Another Conjecture Bites The Dust!
First the FourColor Theorem, then Fermat's Last Problem, and then Kepler's Stacking Cannonballs Problem....all famous unsolved problems (and easily understood) that have been solved in my lifetime. And there are others...I cannot keep up with all of this activity in mathematics!
In 2002, the Catalan Conjecture became Mihăilescu's Theorem. To understand it, consider all the whole numbers n (n>1) formed by a power greater than 1, e.g. 4, 8, 9, 16, 25, 27, 36, .... Note that 8 and 9 are sequential...are there any others? In formal terms, the Catalan Conjecture suggested that when considering the equation x^{p}y^{q}=1, the only wholenumber solution is 98 = 3^{2}2^{3}=1.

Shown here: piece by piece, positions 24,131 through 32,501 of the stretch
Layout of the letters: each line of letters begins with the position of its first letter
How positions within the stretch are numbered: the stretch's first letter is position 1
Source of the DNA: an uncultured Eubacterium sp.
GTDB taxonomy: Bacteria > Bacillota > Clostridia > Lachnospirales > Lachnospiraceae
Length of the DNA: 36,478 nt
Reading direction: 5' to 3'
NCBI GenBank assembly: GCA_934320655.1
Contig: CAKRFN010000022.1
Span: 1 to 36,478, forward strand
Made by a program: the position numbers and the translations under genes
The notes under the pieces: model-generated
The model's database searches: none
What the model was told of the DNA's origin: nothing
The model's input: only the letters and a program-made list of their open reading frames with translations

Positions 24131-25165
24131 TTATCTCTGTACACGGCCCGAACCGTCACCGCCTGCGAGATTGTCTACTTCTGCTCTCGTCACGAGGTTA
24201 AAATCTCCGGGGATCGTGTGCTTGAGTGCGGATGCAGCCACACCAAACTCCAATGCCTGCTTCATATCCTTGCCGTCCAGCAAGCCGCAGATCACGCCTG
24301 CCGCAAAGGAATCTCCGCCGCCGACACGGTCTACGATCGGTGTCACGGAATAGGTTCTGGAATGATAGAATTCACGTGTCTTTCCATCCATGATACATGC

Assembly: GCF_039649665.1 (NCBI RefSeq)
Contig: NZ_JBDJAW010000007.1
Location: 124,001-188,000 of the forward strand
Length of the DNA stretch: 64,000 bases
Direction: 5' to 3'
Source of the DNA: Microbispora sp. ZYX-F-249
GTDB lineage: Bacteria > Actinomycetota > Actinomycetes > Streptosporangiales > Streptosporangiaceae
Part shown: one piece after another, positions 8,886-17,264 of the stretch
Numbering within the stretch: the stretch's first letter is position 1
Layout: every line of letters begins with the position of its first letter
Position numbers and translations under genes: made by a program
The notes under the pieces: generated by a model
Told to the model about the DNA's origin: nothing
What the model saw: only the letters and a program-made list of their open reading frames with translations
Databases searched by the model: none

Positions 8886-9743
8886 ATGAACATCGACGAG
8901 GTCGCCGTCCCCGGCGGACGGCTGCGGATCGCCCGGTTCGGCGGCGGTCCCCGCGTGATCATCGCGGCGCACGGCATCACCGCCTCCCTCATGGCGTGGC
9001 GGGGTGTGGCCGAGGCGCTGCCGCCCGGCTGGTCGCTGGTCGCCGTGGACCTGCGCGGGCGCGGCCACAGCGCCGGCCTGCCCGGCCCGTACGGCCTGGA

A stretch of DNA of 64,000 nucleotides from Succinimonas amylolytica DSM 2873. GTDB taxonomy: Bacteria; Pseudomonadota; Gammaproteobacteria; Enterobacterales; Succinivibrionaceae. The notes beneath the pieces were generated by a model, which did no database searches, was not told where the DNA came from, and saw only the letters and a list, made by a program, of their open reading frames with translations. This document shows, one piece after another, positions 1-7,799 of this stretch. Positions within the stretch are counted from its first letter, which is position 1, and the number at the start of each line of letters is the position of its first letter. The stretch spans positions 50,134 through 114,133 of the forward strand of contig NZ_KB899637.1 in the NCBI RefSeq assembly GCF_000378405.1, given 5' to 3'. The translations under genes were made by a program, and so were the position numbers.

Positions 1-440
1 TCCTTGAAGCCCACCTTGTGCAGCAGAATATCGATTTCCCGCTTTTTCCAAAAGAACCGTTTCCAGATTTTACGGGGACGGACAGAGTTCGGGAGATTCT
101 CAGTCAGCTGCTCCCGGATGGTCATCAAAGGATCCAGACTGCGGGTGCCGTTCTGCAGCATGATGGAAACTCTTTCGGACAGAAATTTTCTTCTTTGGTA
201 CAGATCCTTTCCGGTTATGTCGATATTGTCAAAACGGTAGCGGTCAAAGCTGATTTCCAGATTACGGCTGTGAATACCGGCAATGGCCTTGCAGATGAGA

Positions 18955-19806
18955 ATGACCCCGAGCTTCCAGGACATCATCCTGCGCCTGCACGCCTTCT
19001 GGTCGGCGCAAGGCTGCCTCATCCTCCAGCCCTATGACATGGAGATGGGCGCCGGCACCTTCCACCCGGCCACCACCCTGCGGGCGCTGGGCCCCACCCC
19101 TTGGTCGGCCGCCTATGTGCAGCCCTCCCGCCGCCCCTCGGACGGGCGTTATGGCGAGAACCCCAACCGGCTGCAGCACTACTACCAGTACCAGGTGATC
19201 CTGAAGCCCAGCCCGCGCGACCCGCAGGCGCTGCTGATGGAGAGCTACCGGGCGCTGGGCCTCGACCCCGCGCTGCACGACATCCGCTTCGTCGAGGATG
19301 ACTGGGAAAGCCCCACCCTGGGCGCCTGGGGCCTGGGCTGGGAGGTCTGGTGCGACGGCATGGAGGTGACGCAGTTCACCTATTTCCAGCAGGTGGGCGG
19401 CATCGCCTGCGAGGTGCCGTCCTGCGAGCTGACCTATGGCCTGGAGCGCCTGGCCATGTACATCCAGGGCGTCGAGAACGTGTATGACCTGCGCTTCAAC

Belgian mathematician Eugene Catalan (pictured) posed the conjecture in 1844. German mathematician Preda Mihăilescu finally proved the conjecture (i.e. it became a theorem) in 2002, using some very nontrivial mathematics.
So, another great conjecture has bitten the dust...and I missed it! But, it seems another related conjecture has risen from this dust...it is called Pillai's conjecture, but perhaps it too will be solved by the time you are reading this note. If so, you might want to explore the meaning of Catalan numbers, the Catalan solid, or the Catalan constant. Ah yes, mathematics is alive and well...and exciting!
Source: Adapted from Science News, May 25, 2002, pp. 324325.